21 years ago, a mathematician became famous.
John Nash was the protagonist of the movie A Beautiful Mind. The movie is based around the real life of the mathematician. It starts at Princeton and draws the audience into a point of view of a person with schizophrenia that doesn't know.
Despite his mental struggles, Nash's contributions to mathematics are instrumental in machine learning.
How Nash makes a Nobel prize-worthy discovery
In the movie, Nash has a breakthrough and eventually earns the Nobel prize.
Nash gets convinced by his roommate to stop stressing about his contribution to science for once and join them at the bar. Let loose a little. There, as bars in the 1950s would have it, they met a group of young women.
Narratively, this group was comprised of precisely the number of people the men had in their group. However, one woman was blessed with exceptional beauty and attracted the attention of all the men. They started plotting how they could compete for her attention when Nash had his world-changing insight: The Nash equilibrium.
In a non-cooperative game, like competing for the hand of this beautiful woman. No optimal solution can be found. Rejected by the beautiful woman, these men would one by one turn to a woman they'd consider 2nd prize. No one wants to be a second prize, so clearly everyone would go home slightly disappointed and alone, Nash points out.
So what has to change?
How the bar scene changed my worldview
The men could decide to cooperate.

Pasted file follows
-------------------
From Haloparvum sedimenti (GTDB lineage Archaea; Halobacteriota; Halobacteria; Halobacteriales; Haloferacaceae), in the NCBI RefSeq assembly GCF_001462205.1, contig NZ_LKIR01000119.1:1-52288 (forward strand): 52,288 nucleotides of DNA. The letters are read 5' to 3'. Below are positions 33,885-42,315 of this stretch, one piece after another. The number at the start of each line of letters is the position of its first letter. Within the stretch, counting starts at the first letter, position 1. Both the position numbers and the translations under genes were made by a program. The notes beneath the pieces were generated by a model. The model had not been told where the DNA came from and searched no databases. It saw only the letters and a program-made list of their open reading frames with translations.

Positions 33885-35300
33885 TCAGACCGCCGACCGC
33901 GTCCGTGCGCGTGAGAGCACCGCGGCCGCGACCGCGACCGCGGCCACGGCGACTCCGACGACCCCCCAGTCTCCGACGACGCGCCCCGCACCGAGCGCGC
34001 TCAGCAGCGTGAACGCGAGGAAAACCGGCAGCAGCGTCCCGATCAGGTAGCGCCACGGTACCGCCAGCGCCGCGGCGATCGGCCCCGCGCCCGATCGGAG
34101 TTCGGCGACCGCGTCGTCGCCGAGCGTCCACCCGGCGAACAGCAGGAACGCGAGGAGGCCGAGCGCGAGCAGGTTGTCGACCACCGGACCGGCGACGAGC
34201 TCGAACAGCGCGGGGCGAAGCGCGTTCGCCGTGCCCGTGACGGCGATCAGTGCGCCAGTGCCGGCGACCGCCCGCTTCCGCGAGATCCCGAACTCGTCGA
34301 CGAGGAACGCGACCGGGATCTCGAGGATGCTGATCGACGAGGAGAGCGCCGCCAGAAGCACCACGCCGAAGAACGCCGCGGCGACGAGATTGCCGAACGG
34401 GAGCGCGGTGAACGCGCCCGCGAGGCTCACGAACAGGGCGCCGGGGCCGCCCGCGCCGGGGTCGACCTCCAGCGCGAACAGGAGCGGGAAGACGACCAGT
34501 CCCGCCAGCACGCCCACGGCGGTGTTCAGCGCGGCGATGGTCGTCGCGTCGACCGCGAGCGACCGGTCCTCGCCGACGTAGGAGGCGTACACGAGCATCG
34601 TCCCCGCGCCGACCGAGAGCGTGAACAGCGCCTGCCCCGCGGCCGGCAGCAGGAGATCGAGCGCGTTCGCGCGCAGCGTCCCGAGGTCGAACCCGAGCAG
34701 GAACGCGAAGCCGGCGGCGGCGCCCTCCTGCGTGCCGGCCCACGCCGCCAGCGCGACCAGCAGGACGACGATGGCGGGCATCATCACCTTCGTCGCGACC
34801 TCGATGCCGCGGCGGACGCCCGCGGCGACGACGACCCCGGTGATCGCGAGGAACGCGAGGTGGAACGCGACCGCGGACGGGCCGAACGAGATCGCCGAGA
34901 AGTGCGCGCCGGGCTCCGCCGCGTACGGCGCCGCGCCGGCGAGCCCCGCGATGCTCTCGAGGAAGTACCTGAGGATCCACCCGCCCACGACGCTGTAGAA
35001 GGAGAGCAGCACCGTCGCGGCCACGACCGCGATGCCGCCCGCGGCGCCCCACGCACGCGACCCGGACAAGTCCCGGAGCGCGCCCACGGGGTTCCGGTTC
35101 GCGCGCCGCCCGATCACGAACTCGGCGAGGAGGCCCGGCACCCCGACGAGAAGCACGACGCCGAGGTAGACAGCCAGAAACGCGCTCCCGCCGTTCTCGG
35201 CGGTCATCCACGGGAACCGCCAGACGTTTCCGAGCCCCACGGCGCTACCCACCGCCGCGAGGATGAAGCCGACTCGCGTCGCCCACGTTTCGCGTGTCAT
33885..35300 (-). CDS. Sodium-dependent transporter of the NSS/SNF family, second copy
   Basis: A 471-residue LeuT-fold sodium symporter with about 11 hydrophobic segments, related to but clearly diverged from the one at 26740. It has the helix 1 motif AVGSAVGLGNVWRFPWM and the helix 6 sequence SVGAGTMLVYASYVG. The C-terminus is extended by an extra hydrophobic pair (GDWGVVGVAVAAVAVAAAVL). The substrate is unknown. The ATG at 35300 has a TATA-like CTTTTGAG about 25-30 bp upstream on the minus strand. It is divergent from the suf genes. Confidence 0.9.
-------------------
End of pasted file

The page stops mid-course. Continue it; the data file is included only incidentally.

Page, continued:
In a reality, where every man decides to dance with one of the women, everyone gets to dance, no one gets left out. There's a chance someone gets to dance with the beautiful woman and get her attention.
Nash likens this to economic models, where companies are competing for the same customers or resources.
But this parable goes deeper for me. In open-source, we have all this code that gets written. We often get the notion that this is the main contribution and everything else is worth less. We have to write documentation, make usage examples, review commits, and of course, there's the question of funding.
- A library without documentation will never find mass appeal.
- When core contributors get bogged down doing the code review, a library stagnates as new developments get halted.
- A library without funding will only have volunteers and eventually slowly die out.
My mindset shifted to seek collaborative games and shift mindsets to a collaborative one. Open-source contributions are collaborative, and they all add to the success of a library, however small they may be. A rising tide lifts all ships.
Additionally, it's not a bad thing to grab a drink with friends from time to time.